Showgirls appears in an aspect ratio of approximately 2.35:1 on this Blu-ray Disc. While not stellar, the transfer was more than satisfactory.
For the most part, sharpness looked solid. Occasional wide shots demonstrated a little softness, but not to a tremendous degree. Most of the movie seemed pretty concise. No issues with jagged edges or shimmering occurred, and I also saw no problems with edge enhancement. As for print flaws, the film demonstrated a few speckles but nothing extreme.
Colors generally seemed rich and deep, with excellent saturation and few signs of problems. The only concerns occurred during the fairly frequent scenes that depict colored lighting. At times, these appeared a bit noisy and hazy. It's not a terrible concern but it's a slight distraction nonetheless. Black levels were thoroughly dense and dark, and shadow detail appeared nicely opaque but never overly thick. The mix of minor concerns sent this one to ďBĒ territory, but it was still satisfying.
I also felt positively about the DTS-HD MA 5.1 soundtrack of Showgirls. The soundfield seemed terrifically involving throughout virtually the entire film. In quieter moments, ambient effects helped reinforce the mood, but the best parts were during the louder scenes; that was when the track really kicked into high gear. Primarily these occurred during the many segments that featured music.
Between nightclubs, parties, and the Vegas shows themselves, loud music was a near-constant partner in this movie, and the soundtrack helped blast it with "you are there" realism. Not only did the songs fly from all five channels, but also they present a quality that made them seem natural. The audio didn't engulf the listener randomly but instead created an atmosphere that resembled the dynamics of the depicted venues, so that music in a club had the boomy echo of audio in an actual club. It all worked very well.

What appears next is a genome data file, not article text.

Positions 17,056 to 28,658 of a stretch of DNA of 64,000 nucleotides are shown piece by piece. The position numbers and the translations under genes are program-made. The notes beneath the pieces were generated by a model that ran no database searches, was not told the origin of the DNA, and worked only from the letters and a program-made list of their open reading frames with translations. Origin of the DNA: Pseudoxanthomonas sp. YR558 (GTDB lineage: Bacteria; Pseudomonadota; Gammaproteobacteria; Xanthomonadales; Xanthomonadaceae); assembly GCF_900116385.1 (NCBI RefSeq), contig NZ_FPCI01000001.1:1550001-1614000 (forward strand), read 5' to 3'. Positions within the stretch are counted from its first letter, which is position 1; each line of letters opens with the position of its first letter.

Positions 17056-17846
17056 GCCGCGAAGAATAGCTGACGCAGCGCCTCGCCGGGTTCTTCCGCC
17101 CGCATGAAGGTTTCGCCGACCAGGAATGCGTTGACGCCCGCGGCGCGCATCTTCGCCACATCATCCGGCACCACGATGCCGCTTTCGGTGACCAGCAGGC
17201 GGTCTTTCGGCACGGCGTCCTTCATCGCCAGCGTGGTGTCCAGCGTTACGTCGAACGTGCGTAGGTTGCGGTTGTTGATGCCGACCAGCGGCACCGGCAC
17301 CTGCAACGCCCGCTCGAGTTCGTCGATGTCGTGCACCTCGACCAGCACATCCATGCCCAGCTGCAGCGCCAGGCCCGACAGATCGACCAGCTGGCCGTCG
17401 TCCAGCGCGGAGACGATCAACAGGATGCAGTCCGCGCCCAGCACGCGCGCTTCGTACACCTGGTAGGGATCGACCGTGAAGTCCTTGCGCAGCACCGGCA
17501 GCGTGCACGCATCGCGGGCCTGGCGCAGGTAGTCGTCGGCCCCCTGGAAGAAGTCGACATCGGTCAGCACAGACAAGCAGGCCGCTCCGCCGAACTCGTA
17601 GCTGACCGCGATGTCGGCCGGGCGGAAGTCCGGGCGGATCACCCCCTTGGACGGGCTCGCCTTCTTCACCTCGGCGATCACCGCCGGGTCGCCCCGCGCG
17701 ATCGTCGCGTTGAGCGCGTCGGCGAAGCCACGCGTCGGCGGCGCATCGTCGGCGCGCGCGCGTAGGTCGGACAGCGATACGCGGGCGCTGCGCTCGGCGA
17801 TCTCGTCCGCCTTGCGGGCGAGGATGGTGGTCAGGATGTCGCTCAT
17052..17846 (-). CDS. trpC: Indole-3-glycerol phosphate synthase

Quality was also strong. Dialogue consistently seemed pretty natural and warm, with no intelligibility issues. I detected a slight bit of distortion from the speech at times, but this seemed mild. Effects were crisp and clear and appeared nicely realistic. Music was bright and bold and always sounded appropriate for the on-screen setting.
Bass seemed positive, though I must admit it's a minor disappointment that it didn't use the LFE channel. This usually didnít cause any concerns, but I thought some elements - especially rock music - lacked great depth. Most of the mix featured fine bass, but it could have been warmer at times. Nonetheless, the track presented a lively presence that fared nicely.
How did the picture and audio of this Blu-ray compare to those of the 2004 DVD? The audio seemed similar, but the visuals showed the expected Blu-ray improvements. The DVD looked very good for its format, but the Blu-ray was definitely better defined and clearer.
The Blu-ray includes all of the disc-based extras from the VIP Edition. We start with an audio commentary from Showgirls expert David Schmader, who provides a running, screen-specific chat. Apparently Schmader runs annotated screenings of the flick during which he chats about it as it proceeds. I guess he saves the good material for the paying customers, as his commentary seems less than scintillating.
Expect almost no information about the filmís creation. Schmader tosses out a handful of remarks about some cut sequences as well as Verhoevenís motivation and thatís about it. Otherwise he simply snickers at the movie and makes fun of it.